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Capitalisation and abbreviations

Read about the grammatically correct ways to use capitals and abbreviations.
© USQ

Capitals

Capitals are often overused, but they are actually rarely needed outside of the main functions of beginning sentences and identifying proper nouns. When referring to generalised titles, it is not necessary to have capitals, much like the usage with bachelor’s degrees versus the Bachelor of Education.

For example, when talking about an academic board in general, capitals are not needed, but when talking about a specific academic board, it would be “USQ’s Academic Board” because it is a proper noun.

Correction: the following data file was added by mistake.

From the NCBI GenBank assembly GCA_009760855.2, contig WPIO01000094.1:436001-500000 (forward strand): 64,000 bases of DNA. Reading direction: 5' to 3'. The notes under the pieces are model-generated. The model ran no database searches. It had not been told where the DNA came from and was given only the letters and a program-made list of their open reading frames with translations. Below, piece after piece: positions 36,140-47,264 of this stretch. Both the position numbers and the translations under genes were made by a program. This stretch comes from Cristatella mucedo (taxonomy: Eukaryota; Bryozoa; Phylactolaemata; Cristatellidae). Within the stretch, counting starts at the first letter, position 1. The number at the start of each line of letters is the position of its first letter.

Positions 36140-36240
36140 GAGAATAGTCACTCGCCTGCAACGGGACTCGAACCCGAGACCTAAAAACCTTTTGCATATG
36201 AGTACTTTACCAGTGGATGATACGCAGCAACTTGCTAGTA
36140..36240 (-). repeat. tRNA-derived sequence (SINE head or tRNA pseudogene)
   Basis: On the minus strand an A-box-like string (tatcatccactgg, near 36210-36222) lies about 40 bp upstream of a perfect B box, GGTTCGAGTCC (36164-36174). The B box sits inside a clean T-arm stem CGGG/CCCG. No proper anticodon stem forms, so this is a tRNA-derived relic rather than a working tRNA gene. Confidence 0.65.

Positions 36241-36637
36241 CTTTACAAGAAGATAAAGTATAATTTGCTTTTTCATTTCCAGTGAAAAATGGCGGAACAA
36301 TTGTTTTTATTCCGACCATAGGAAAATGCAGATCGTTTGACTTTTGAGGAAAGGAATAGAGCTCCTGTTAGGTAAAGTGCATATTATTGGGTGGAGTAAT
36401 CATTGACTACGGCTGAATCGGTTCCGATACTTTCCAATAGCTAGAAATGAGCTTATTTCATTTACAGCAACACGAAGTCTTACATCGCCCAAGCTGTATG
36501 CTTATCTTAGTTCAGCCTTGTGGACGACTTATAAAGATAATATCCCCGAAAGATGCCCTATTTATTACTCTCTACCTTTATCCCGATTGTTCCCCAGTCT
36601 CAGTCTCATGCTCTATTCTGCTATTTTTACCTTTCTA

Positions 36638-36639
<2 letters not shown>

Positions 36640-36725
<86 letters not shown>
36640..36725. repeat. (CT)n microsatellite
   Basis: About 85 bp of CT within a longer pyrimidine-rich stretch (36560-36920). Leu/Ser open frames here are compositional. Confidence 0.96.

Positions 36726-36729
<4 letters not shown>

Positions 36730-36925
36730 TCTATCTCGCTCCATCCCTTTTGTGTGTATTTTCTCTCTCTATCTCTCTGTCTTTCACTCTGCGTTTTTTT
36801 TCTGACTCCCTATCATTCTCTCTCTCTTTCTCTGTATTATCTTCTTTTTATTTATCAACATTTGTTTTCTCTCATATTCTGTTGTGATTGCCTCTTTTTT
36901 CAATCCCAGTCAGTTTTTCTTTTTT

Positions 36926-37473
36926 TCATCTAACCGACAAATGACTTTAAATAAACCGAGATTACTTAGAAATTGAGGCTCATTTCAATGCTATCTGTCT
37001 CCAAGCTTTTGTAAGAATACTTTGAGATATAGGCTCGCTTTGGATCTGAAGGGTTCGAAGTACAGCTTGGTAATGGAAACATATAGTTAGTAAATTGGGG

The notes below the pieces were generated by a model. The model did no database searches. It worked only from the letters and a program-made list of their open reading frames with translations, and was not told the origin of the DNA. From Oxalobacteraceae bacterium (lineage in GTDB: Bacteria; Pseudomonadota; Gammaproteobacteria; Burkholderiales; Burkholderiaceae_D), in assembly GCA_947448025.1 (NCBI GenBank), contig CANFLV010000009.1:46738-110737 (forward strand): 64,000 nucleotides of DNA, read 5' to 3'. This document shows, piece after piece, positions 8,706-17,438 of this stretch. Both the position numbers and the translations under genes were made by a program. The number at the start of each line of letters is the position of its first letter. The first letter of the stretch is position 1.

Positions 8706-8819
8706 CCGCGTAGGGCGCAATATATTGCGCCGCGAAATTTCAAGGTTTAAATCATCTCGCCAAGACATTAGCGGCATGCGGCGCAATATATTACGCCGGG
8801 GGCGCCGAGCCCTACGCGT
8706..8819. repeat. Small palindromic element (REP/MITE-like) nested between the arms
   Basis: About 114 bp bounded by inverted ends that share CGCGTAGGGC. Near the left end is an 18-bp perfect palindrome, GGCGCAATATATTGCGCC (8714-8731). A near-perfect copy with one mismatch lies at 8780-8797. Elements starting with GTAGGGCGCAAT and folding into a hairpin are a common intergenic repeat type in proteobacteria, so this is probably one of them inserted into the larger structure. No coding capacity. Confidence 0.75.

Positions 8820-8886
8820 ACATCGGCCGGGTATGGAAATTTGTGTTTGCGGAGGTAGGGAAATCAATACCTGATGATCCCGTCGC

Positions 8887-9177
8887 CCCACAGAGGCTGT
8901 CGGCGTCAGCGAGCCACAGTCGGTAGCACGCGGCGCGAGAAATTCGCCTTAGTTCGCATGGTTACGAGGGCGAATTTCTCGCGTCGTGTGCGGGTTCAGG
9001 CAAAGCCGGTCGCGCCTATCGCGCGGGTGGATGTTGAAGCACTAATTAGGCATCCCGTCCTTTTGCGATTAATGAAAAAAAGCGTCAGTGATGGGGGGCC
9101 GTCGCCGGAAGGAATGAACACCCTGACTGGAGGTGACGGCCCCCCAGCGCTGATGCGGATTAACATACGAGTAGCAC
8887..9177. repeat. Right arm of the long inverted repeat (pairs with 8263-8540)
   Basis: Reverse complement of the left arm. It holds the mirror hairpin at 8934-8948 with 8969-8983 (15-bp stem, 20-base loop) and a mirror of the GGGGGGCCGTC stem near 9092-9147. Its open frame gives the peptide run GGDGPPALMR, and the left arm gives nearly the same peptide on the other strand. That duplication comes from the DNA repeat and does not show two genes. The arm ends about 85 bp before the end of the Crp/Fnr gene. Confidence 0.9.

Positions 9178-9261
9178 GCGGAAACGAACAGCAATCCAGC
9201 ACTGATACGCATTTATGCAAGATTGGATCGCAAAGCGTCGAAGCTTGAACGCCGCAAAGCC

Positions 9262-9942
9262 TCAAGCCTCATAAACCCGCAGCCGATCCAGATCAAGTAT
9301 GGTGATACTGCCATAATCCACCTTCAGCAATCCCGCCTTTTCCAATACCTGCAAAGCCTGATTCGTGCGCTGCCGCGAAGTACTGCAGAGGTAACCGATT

Similarly, when referring to the “states and territories”, capitals are not needed, but when naming a specific state or territory (like the “Northern Territory”), capitals are required.

When questioning whether it needs a capital, ask yourself “is it the unique name of something?” If it is a general title like “the business manager”, then no, it is not the unique name of something. However, if it were “USQ’s Business Manager”, then yes, it is specifically referring to one person rather than the generalised business manager.

Abbreviations

Below are the correct ways to write out common abbreviations:

  • For example = e.g., (The company has many assets (e.g., unique marketing and an extensive client list)).
  • In other words = i.e., (The company has the standard rate of superannuation, i.e., 10%.)
  • And others = et al. (“Bradford et al. state” or “the authors (Bradford et al., 2013)”)
© USQ
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